In recent months, there has been growing public concern and anxiety over the spate of Police Officers killed in the line of duty in Ghana. So far this year, about six officers have been killed with the latest being the death of two Motor Transport and Traffic Department (MTTD) Officers near the Liberian refugees’ camp in Gomoa Buduburam in the Central Region.
Inasmuch I welcome the recent assurance given to Officers by the Acting Inspector General of Police, James Oppong-Boanuh, not to be deterred by the attacks on them and to discharge their duties of keeping the country safe, the police administration has consistently failed to address the fundamentals issues confronting the service hence, the rising casualty rate.
It goes without saying that, the nature of the work of Police Officers in arresting, investigating and giving evidence against suspected criminals, makes policing a high-risk venture. The constant likelihood of risk emanating from sources external to the Police is high and in many cases, largely beyond their control.
There are serious implications for increasing rate of Police Officers killed in the line of duty:
- Increasing Police casualties embolden criminals who become so audacious and impudent to the extent that they spare no moment matching the police boot to boot resulting in exchange of fierce gunfire in some instances. This reached a crescendo when about a year ago, a gang of armed bandits stormed the Kwabenya District Police Headquarters to free suspected armed robbers who were in custody resulting in the death of an Inspector.
- Police lose confidence in the eyes of the public. Many Ghanaians begin to ask how the police can protect them when the police cannot protect themselves. As a result, some person might take the laws into their own hands in a quest to protect themselves leading to an increase in mob injustice and in illegal firearm acquisitions.
- Police fearing for their lives leads to a loss in self-confidence hence, making them unable to efficiently perform their functions.
The Government of Ghana and the Police Administration would have to show commitment towards countering the threat against Officers and all Ghanaians in general by addressing these issues:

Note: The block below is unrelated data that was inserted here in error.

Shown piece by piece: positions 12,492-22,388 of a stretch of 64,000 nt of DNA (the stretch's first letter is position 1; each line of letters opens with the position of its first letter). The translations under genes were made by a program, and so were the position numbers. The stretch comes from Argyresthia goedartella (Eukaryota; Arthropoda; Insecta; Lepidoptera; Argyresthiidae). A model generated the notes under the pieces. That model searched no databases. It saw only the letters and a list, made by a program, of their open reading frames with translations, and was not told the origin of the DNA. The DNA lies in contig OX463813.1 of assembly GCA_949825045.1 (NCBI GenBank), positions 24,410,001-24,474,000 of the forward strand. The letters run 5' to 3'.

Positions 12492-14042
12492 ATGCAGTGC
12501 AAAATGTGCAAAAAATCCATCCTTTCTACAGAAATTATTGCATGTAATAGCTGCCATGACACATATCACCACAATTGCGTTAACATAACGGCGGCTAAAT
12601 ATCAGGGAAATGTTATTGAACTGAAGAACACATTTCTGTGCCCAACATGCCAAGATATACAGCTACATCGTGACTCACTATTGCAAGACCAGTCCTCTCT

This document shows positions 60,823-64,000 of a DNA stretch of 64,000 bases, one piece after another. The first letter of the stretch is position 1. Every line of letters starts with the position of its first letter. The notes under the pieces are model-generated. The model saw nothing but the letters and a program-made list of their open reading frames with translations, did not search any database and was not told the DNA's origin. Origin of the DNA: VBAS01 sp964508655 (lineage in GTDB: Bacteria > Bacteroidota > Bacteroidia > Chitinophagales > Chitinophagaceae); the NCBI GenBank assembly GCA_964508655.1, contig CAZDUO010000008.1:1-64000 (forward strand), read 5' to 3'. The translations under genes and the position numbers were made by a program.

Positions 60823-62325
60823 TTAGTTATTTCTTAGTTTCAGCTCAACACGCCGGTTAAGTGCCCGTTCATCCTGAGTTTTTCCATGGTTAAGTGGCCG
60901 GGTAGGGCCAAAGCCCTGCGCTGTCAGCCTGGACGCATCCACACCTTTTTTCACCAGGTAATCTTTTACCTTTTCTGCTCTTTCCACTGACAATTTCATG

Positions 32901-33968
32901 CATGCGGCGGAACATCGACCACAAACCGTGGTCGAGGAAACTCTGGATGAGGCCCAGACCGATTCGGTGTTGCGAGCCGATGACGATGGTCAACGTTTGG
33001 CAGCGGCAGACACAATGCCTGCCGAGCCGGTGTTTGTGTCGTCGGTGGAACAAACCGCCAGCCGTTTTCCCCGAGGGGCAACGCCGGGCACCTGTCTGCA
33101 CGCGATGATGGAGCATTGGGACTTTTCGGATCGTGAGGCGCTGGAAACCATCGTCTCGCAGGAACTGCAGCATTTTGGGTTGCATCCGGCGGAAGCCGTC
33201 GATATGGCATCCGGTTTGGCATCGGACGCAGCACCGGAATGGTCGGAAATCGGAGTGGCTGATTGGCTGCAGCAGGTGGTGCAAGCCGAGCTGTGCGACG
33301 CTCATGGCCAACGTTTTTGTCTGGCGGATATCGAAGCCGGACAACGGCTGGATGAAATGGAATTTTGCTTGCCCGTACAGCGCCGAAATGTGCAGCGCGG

- Police Officers need protective gear whilst on duty. The 4000 ballistic vests procured by the police administration is not enough as the police numbers far exceed that.
- Police officers should be given in-service training to address risk factors and to ensure operational readiness especially at high-risk areas such as Kasoa and conflict-prone areas of Ghana.
- Need for intelligence-driven deployment and awareness of risk factors. This is also possible through the development of Standard Operating Procedures for responding to scenes and complaints and also by ensuring compliance through an effective Monitoring and Evaluation mechanism.
- Developments of a well-defined policy to enable all Police Officers at post carry side-arms even if they are on traffic duties. Let us be mindful of the fact that Constable Daniel Owusu was shot dead on the N1 Highway in broad daylight on 13th July, 2017 when he was on a routine patrol duty.
- Community policing should be enhanced to engender trust and restore confidence in the police. Community involvement through operational Community Police Forums and awareness campaigns should be encouraged. Responsible reporting by the Media is also key.
- There is the need for legal reforms to define murder of an on-duty police officer as a crime against the State to serve as a deterrent to potential criminals.
- It is worth noting that ensuring national security is a shared responsibility and not the exclusive preserve of the men and women in uniform. Overall, Ghanaians should see security as a shared responsibility and play their individual roles in safeguarding their communities against crime. Be alert, be vigilant, and report suspicious activities in your communities to the police. On this occasion, however, it is sad to say… WE HAVE FAILED THE POLICE.